servicer. (Id.). On May 12, 2017, apparently
operating under the assumption that Defendant still acted as
the loan servicer, Plaintiff sent Defendant a request for
disclosure, rescission, and validation of debt under Truth in
Lending Act (“TILA”) and a “qualified
written request” under Real Estate Settlement
Procedures Act (“RESPA”). ([1.1] ¶ 10).
According to Plaintiff, Defendant did not respond.
5, 2017, BANA exercised its power of sale in the Security
Deed and foreclosed on the Property. The Property was
transferred to Arch Property Holdings, LLC, under a Deed
Under Power. (Deed Under Power [4.1]). On August 20, 2017,
the Deed Under Power was recorded in Deed Book 15472 at Pages
3016-19 in the Cobb County, Georgia records.
19, 2017, Plaintiff filed her Complaint. In it, she
identifies six causes of action, which she describes as
follows: (Count 1) Fraudulent Conversion; (Count 2) Mortgage
Servicing Fraud; (Count 3) Declaratory Judgment (Credit
Default Swap); (Count 4) Unfair and Deceptive Trade
Practices/Fair Debt Collection Practices Act; (Count 5)
Fraud/Attempted Fraud; and (Count 6) Intentional Infliction
of Emotional Distress (“IIED”). Plaintiff also
alleges, within the Fact Section of her Complaint, violations
of TILA and RESPA. ([1.1] ¶ 10-12). Plaintiff also seeks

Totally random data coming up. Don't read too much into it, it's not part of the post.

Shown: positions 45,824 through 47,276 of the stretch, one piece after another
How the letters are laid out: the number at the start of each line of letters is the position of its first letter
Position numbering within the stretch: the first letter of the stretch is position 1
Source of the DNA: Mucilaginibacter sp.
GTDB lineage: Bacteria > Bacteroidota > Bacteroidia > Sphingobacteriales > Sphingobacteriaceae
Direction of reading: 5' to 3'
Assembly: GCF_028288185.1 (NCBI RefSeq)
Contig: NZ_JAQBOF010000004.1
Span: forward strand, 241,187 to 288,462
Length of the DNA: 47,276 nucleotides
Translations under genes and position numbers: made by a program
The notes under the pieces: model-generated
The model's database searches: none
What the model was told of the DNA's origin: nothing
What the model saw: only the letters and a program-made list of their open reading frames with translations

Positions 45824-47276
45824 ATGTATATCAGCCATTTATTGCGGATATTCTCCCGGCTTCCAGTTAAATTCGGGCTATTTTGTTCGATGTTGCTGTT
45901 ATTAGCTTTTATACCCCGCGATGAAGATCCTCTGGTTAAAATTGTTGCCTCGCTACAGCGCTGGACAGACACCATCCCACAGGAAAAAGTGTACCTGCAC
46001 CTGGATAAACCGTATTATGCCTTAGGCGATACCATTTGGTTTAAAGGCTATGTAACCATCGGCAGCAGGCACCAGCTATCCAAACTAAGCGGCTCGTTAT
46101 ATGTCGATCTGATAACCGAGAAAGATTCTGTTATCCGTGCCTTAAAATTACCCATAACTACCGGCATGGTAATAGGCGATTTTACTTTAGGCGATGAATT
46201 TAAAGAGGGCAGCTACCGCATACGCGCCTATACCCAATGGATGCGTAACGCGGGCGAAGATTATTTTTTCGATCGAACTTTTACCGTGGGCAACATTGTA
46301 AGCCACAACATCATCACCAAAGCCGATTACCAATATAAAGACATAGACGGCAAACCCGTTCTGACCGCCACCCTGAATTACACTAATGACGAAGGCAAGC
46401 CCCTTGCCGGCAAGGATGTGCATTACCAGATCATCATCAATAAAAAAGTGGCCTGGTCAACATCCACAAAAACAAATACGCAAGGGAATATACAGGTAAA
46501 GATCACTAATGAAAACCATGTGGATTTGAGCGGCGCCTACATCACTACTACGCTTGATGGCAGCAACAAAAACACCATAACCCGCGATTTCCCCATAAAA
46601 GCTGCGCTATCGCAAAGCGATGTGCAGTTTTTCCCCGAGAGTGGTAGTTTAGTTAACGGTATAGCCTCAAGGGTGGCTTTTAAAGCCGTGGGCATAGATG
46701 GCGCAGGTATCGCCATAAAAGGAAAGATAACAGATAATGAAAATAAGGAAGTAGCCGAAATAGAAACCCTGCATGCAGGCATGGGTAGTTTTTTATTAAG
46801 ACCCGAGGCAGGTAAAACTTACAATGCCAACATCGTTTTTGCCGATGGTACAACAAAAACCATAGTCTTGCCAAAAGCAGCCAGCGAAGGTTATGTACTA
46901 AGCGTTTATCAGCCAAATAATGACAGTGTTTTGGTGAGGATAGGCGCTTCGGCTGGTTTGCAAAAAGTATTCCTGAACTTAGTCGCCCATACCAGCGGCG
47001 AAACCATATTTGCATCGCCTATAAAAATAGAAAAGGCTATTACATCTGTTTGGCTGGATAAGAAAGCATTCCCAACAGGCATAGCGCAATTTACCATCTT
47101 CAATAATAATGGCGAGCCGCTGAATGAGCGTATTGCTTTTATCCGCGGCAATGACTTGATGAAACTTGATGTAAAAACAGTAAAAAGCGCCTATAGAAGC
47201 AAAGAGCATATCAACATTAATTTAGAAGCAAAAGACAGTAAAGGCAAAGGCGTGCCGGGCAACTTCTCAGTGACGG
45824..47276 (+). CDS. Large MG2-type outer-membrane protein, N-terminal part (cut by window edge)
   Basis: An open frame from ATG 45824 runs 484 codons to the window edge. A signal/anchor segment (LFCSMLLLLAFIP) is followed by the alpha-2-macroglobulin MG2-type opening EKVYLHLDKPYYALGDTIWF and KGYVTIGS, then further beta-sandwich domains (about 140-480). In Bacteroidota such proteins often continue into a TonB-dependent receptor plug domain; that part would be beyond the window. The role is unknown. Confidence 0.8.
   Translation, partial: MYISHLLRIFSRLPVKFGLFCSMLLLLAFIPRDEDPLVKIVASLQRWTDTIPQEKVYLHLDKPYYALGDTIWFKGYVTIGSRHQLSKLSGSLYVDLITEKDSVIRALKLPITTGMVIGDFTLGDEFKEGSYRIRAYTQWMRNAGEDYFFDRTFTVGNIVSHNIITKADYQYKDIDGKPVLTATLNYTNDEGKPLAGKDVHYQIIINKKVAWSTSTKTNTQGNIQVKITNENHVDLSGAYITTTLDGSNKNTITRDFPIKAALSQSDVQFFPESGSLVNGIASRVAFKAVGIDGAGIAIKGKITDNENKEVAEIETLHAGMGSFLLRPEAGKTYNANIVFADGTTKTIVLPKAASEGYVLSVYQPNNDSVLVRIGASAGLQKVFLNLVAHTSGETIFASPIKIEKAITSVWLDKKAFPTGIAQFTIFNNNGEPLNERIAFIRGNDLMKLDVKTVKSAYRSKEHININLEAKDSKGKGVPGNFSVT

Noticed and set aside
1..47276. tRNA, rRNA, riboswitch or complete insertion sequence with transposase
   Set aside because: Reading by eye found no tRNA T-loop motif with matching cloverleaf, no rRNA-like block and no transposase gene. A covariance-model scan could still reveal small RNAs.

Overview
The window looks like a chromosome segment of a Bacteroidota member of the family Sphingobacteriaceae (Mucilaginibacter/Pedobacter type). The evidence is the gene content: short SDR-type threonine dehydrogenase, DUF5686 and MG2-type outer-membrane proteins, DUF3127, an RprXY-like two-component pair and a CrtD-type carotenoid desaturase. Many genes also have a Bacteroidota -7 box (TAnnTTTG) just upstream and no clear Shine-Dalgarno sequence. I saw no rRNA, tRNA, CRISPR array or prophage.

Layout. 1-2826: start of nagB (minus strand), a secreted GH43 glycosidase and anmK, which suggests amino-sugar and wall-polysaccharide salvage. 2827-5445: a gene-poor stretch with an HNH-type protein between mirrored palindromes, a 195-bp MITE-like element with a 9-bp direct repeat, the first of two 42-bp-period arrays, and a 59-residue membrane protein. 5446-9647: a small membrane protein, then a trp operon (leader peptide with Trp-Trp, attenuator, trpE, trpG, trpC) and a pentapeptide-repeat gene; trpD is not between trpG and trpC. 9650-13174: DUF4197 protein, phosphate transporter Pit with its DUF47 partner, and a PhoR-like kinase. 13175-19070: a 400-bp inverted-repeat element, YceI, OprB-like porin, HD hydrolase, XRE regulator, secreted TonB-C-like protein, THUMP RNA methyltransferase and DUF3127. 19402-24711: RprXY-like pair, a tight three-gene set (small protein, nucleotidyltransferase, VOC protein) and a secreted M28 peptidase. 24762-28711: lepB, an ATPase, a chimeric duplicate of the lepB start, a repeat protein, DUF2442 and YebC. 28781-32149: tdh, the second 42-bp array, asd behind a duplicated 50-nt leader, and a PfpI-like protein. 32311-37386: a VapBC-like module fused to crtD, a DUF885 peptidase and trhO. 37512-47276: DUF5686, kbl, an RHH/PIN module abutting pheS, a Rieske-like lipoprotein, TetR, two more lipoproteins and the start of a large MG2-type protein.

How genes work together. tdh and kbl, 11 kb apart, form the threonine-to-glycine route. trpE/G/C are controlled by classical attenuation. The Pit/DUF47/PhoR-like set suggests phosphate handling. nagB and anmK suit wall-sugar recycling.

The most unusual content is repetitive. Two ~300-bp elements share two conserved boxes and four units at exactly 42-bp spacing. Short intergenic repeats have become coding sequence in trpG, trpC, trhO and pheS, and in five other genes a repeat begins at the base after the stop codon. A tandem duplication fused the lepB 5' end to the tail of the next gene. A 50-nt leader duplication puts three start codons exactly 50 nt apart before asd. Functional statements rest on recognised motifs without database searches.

prelitigation discovery and injunctive relief.
19, 2017, Defendant properly and timely removed the case
pursuant to 28 U.S.C. §§ 1331, 1332, 1441, and
1446. (Notice of Removal ; see also  at 8,
n.5). On July 26, 2017, Defendant moved to dismiss on
multiple grounds, including under Rules 4(m), 9, 12(b)(6) of
the Federal Rules of Civil Procedure. (Motion to Dismiss
[3.1]). Defendant further contends that the relief
Plaintiff seeks is moot given that foreclosure has already
November 6, 2017, the Magistrate Judge issued her Final
R&R recommending granting Defendant's Motion to
Dismiss. No party filed objections to the Final R&R.
Motion to Dismiss
motion to dismiss pursuant to Rule 12(b)(6) of the Federal
Rules of Civil Procedure, the Court must “assume that
the factual allegations in the complaint are true and give
the plaintiff the benefit of reasonable factual
inferences.” Wooten v. Quicken Loans, Inc.,
626 F.3d 1187, 1196 (11th Cir. 2010). Although reasonable
inferences are made in the plaintiff's favor,
“‘unwarranted deductions of fact' are not